How to julienne vegetables?

With this simple, step-by-step julienne cutting tutorial, you'll learn to master the French knife technique in no time! Using a very sharp chef's knife, you will be able to cut everything: from carrots to cucumbers to peppers, all in thin strips. Vegetables cut into julienne have many applications in the kitchen, vegetables in salads or sautéed in the pan, what is certain is that you will not regret having learned it!

But, what is a julienne cut?

julienne vegetables carrot blog

Julienne is a classic French method of cutting which makes it possible to obtain pieces of fruit or vegetables 5 to 7 cm long and 0.2 to 0.4 cm wide.

It's perfect for getting super thin and crunchy pieces of carrot, cucumber or bell pepper for recipes like Vietnamese spring rolls, California rolls or beef and broccoli stir-fry! Delicious, isn't it?

There are different options for julienned vegetables.

1. Use a knife

It's how chefs do it, and it's a good chance to work on your knife skills. Watch the video below, just make sure your knives are sharp (otherwise they can slip and cut you)

2. Use a food mandolin

If you have one and never use it, here's your chance to put it to use!

3. Use a food processor

The slicing disc of a food processor is designed to produce slices about 1 cm thick. Don't use the grating disc or you'll end up with potato salad!

4. Use a julienne peeler

You won't get the same cut as with the previous options, but you might like the result. Hold one end with your non-dominant hand and peel using firm, steady pressure. Once one side is done, lay the remaining flat surface on a cutting board. This technique works for long, thin-skinned vegetables. There are also julienne peelers , with teeth.


This one above, received rave reviews from one of our acquaintances. We tried it, and it was an instant hit for us. Here's how to use it. The blade is incredibly sharp for about twenty years.

5. Use a spiralizer

The visual effect is different from that of a julienne, but just as tasty!

What vegetables can be made into vegetable julienne?

The following vegetables are the easiest to cut into short or long matchsticks:

Asparagus, beets, peppers, broccoli, celeriac, cucumbers, eggplant, fennel, green beans, kohlrabi, long peppers (anaheim, banana, poblano) P-potatoes/sweet potatoes, radishes, rutabagas, squash summer (yellow squash, zucchini) Winter squash (acorns, butternut, etc.) Turnip.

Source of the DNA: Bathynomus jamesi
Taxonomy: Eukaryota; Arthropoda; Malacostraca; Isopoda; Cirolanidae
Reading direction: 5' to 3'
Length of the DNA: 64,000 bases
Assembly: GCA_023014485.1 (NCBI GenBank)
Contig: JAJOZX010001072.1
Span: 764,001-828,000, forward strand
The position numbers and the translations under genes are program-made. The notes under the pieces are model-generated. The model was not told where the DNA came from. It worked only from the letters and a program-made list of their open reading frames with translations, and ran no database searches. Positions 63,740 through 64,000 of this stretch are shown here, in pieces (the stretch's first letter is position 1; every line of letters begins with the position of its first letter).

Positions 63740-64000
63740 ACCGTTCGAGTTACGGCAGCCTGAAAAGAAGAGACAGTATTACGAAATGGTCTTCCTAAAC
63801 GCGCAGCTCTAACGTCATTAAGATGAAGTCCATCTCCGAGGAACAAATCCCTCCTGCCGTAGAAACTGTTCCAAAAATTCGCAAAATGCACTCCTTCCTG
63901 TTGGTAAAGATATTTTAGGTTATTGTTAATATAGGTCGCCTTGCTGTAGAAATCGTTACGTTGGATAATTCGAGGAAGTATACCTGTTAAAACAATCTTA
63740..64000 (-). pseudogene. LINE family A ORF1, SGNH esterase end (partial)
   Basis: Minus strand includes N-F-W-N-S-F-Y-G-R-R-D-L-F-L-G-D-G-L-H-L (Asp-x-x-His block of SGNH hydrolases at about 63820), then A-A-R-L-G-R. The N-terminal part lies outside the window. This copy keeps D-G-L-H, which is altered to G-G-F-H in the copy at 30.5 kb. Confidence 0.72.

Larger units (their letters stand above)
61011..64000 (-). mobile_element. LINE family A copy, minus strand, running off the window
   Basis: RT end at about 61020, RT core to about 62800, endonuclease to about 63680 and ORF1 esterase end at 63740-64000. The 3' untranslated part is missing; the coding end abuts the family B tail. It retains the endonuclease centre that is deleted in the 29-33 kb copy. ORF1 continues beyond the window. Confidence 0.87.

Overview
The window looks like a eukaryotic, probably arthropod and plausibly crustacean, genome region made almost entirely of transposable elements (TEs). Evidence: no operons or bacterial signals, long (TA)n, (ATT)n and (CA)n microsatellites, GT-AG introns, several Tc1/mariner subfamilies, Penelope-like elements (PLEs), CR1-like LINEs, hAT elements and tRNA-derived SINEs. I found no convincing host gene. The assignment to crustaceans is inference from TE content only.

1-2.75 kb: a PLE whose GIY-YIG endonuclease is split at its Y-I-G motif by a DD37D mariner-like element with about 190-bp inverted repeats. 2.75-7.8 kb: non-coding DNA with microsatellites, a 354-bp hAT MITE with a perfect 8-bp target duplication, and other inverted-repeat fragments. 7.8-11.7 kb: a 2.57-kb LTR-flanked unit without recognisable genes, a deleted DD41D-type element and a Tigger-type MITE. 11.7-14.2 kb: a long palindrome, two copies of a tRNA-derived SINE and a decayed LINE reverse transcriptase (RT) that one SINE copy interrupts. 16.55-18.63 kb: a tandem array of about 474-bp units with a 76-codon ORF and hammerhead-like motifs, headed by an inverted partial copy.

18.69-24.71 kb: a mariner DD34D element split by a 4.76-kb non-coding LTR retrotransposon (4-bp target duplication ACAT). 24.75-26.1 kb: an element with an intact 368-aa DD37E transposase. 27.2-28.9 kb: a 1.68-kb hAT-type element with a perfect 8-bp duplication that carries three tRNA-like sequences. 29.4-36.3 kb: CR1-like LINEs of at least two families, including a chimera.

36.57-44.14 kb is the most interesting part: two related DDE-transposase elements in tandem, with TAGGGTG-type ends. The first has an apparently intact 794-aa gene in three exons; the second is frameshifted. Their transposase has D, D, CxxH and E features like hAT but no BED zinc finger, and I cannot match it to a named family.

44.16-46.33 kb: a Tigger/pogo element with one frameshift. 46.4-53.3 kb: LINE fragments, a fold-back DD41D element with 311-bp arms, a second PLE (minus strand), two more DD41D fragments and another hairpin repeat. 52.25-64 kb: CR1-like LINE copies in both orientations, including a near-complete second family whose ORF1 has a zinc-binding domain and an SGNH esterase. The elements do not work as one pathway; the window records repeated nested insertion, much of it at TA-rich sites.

What is the difference between a julienne cut and a stick cut?

While the terms "julienne" and "batonnet" both refer to long, rectangular cuts of vegetables, sticks are significantly thicker than juliennes. The sticks are usually about 6-8cm long and 0.75-1.5cm wide.

Why is it called "Julienne"?

The term "julienne cut" refers to a specific style of vegetable preparation used in julienne soups, which feature thin, matchstick-shaped cuts.

What is the shape of the brunoise?

The brunoise cut uses strips of julienned vegetables as a base to cut out small, almost perfectly uniform cubes. They are perfect for soups, salsas and pies. Used on onions, celery and carrots, this method also makes it possible to achieve a perfect mirepoix.

What is the difference between a julienne and a chiffonade?

Julienne cuts vegetables into matchsticks, while chiffonade refers to a similar basic technique used to cut thin strips of herbs or other leaves, such as basil. This technique can be particularly useful for grating herbs with a delicate texture. Particularly, for dishes such as pasta salads or pasta salads, which you can accompany with a green tea on the side to combine the health benefits; moreover, we recommend these beautiful Japanese Teapots .


The name julienne comes from the way the vegetables are cut. Originally it was called slicing, but the method involves cutting the vegetables into thin, elongated strips. This technique cooks vegetables quickly and creates a better balance. When making julienned vegetable soup at home, you can add pomegranate seeds or chives to add color and flavor.

Another article that will surely interest you: How to give flavor to a julienne of vegetables

Benjamin from Mon-épluche-lé